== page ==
As an international student who saw the worldwide impact of the pandemic whilst being aware of social and economic climate back home in Ghana, I wondered how my home country would brave the storm that is COVID-19. Watching in earnest as the British government took measures to curb the spread of the disease, I wondered how the Ghanaian government was going to handle the global implications of the pandemic and its effects on our economy, especially the arts sector. The Ghanaian art sector (especially the theatre space), an already struggling area is far behind things like STEM education which was seeinga rapid pace of growth and improvement. Hence, this pandemic left the theatre space in a very uncertain predicament. This realisation led me to ask myself a few questions: what would be the new way of theatre in this ‘new-norm’? This was the motivation that inspired me to research more into the subject area.
Keys areas looked at include:
Digital Inclusion Socio-economic impact Alternative forms of the practice
I used 3D software to make soft materials, and then injected these materials to make the chairs look soft and comfortable, which is the main purpose of my project. In today’s society, many chairs are composite materials, actually use soft material to make very little chair, so that people cannot be used to provide a good way, customs software rendering that is the most important visual brings the softness and comfort, if these chairs in the future will be made into an object, you must first give a person a kind of shock feeling on the vision. I use of these materials in the polyester, cotton, cotton fabrics, plastic film, etc., all can be provided for the soft material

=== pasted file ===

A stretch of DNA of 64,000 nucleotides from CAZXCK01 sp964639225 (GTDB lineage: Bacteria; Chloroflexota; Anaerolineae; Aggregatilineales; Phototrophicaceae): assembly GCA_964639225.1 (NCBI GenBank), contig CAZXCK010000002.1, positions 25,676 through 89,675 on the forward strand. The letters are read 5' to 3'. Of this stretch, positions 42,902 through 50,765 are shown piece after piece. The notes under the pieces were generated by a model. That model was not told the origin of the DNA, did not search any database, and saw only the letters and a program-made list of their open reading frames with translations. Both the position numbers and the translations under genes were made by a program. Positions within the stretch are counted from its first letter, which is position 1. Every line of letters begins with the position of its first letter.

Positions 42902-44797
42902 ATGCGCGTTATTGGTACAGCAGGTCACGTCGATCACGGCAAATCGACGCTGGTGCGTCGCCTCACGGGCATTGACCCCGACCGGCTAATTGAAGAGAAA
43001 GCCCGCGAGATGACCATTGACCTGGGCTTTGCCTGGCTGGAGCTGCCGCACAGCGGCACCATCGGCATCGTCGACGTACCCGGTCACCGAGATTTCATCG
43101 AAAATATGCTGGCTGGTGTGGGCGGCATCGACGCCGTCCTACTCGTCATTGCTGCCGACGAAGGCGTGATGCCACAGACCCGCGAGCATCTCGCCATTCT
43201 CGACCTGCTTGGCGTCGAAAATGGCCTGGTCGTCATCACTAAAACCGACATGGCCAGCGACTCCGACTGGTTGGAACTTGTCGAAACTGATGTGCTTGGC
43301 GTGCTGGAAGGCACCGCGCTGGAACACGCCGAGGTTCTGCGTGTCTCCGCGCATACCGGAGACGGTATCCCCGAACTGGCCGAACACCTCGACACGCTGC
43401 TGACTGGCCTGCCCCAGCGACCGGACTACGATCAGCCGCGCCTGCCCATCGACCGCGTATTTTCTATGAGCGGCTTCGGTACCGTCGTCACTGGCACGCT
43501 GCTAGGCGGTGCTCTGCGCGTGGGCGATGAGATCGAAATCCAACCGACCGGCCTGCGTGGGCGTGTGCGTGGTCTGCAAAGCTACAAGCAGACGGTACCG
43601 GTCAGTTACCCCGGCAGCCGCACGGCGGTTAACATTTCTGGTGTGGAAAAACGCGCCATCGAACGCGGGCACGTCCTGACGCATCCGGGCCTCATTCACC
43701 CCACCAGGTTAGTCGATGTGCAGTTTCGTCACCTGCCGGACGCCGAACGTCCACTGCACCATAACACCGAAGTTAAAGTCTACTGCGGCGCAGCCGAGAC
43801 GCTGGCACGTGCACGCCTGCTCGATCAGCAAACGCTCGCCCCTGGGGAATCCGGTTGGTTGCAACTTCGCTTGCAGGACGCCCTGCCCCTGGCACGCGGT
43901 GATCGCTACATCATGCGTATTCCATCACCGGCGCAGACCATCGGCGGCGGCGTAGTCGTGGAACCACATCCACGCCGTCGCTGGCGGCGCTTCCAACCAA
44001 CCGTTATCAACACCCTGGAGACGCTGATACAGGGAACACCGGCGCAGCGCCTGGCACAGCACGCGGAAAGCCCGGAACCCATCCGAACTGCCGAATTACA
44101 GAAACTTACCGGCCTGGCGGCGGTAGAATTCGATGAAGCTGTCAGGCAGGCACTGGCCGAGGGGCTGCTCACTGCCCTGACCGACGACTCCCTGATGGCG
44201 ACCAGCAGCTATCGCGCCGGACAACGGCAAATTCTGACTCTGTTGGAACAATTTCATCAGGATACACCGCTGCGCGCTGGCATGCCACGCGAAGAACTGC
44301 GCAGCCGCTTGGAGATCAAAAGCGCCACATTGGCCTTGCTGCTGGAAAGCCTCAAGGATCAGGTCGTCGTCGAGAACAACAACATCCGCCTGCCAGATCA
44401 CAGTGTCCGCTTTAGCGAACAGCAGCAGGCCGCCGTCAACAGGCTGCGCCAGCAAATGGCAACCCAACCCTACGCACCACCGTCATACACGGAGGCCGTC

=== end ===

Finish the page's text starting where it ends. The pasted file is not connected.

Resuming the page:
I am sure that the theme of chairs is because I have used some very uncomfortable chairs before. When I use them, I always feel that chairs will bring some uncomfortable feelings to my body, especially the hardness of chairs, which greatly reduces people’s softness and comfort, so softness and comfort are very important for chairs. So I did some research from this angle, and found that materials play a very important role in influencing the softness of chairs.
Simulacra-Dynamism in virtual space, 2020, video, 1’30”
This video is divided into three parts: flowing colours, dancing jewellery, and a virtual shop called Simulacra. She developed the theme of Simulacra for her exhibition, which explores the central theme of dynamism in virtual space.
Based on the exploration of materials and dynamics, she is fascinated by the combination of experiment and uncertainty, real and virtual, the 3D form of digital jewellery, which can simulate the real and transcend the real existence. When attached to the digital material, the unexpected effect of watercolour provides surprises for designer and audience. The exhibition also aims to provide the audience with an immersive experience.